A Lucky Escape As F1’s Good Vegas Debut Distracts From Issues

Orginally for WTF1 in November 2023, Dre talks about how despite a good first showing for Vegas on track, the distractions shouldn’t be ignored off of it.

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Read time: 3 mins

In the penultimate D.R.E. (Dre’s Regular Editorial) of 2023, Dre talks about how good Vegas ended up despite the clear problems the Grand Prix had.

Okay, fair enough. Vegas was pretty good in the end. A genuine fight for the win as Red Bull and Ferrari excelled on different compounds. The multiple Safety Cars brought other drivers into play like Perez, Ocon, Piastri and Stroll who all had good to great drives and there were battles up and down the field. Easily a Top 5 race of the season.

F1 will likely be breathing a big sigh of relief given the biggest hiccup on Saturday was the 15-minute round trip to the podium. Because that’s the beauty of sports and news cycles these days, it can move so fast that the difficult birth of this race will largely become a footnote. But it should absolutely be a weekend where F1 can take lessons from the experience. 

Look, Vegas was always going to split the room. This is a race that was built almost purely to enhance “the show” and lean in hard on the glamorous, exorbitant culture F1 has cultivated over the years. At the same time, the series has struggled to inspire as Max Verstappen continues to dominate. Max’s general attitude towards this very weekend was relatable to many fans, his scowling during the opening ceremony’s fireworks and lengthy chats to the media were emphatic in wanting the racing to shine brightest. 

Before the weekend started, there were valid questions asked. The most expensive ticket prices ever seen for an F1 weekend – $2,000 for a general admission grandstand package. Despite it going dark at 5pm in November, the sport insisted on a 10pm local start, meaning 1am on the East Coast of the race’s own country. Questionable and it didn’t do any favours to many US fans who felt this was built only for the rich locals and the European crowd. 

All this while the sport dodged another PR bullet in the form of General Motors announcing they’ll be building Andretti’s power units by 2028 if F1 accept the team’s proposal, only days before the race weekend was due to start. So you mean to tell us that you’re prepared to spend half a billion dollars out of your own back pocket to commit to a third race in the United States, but you won’t take a full factory team with two of the biggest names in American motorsport? F1 can consider itself lucky there weren’t more questions asked about it during the weekend. 

And then there was Thursday night – or what became Friday morning. I sincerely don’t think it’s been talked about enough just how fortunate Carlos Sainz was given the damage to his car after hitting that water valve cover. The chassis had to be replaced and his seat was broken. It feels like a luckier escape than we’ve given it credit for. And the one time you’d hope the FIA had some sort of force majeure as Sainz took a penalty he only suffered due to something more in the governing body’s hands than the team’s, they couldn’t.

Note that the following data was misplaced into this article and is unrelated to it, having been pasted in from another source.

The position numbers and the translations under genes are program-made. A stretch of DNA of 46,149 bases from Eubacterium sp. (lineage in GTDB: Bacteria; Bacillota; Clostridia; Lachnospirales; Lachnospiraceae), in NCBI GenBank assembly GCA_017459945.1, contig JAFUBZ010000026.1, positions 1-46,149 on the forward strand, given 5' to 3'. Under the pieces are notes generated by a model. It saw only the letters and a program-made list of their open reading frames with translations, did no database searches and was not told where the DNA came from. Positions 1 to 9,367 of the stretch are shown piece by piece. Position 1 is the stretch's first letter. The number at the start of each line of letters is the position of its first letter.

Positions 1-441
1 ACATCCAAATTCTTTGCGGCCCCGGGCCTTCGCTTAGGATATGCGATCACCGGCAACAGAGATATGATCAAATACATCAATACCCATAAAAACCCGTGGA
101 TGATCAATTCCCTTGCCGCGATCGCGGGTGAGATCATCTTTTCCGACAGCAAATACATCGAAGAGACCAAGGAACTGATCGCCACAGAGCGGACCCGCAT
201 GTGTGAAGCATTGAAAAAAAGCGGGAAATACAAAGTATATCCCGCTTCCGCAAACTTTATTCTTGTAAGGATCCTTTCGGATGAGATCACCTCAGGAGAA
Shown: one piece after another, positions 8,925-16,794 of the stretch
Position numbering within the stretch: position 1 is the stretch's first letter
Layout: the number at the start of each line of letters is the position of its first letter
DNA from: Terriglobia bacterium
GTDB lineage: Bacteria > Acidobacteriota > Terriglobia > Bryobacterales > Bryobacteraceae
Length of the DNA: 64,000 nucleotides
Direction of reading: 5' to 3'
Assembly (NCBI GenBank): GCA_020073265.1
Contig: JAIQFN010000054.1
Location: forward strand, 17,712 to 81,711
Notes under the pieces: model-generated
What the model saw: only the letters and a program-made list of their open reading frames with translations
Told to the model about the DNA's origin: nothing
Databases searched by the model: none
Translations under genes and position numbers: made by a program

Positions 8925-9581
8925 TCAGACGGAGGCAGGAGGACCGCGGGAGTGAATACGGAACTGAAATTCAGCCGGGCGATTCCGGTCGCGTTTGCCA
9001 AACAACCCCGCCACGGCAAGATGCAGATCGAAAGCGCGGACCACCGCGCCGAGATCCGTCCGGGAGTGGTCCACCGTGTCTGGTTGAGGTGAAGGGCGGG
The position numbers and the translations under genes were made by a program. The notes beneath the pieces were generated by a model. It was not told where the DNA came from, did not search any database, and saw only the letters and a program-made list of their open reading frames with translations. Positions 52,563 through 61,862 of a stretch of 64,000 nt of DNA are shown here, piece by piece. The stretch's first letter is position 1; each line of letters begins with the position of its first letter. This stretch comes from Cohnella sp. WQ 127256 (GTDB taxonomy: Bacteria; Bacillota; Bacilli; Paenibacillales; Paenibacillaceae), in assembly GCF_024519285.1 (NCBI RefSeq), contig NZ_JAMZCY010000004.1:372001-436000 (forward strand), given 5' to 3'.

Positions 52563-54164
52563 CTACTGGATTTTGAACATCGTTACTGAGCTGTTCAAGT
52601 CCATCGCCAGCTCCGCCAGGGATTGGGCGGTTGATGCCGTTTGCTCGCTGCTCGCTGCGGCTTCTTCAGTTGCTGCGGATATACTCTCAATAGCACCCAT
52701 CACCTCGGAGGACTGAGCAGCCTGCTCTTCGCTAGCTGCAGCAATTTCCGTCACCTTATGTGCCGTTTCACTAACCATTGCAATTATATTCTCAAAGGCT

And the knock-on effect of that could hit the sport hard. Poor communication from F1 to not tell the fans that the staff were reaching the maximum shift time for the staff at the facility. The bad look of an FP2 session that finished at 4am, to empty grandstands, and the hollow gesture of a $200 shop voucher as the sport was scrambling to say anything but an apology. 

F1 had to execute perfectly after Thursday, and PR open goal aside, they did. But now there are more questions that I’ve seen asked. If Vegas is a success (and with a weekend attendance of over 300,000, I think it’s fair to say it is), does that make some of the other “showpiece” races redundant? Does Monaco hold that same commercial value? Or Singapore? Or even Miami if you’re going to force many Americans to choose between races?!

As a self-confessed sports obsessive, I’m more than self-aware enough to know that winning generally solves everything. And Vegas just about tipped its scales with a genuinely promising showing. Trust me, I want Vegas to do well, it’s good for everybody if it does. But the good race still papers over the cracks of a lot of potential problems for F1’s enormous gamble. Maybe, in this case, the house can win.

Did you enjoy Vegas? Did the race overcome the problems? Let me know in the comments and check back next week for the season finale of D.R.E!

About the Author:

Dre Harrison

Leader of a Broadcast Journalism University project that went WAY out of hand. Even managed to parlay it into a WTF1 gig for a little while.

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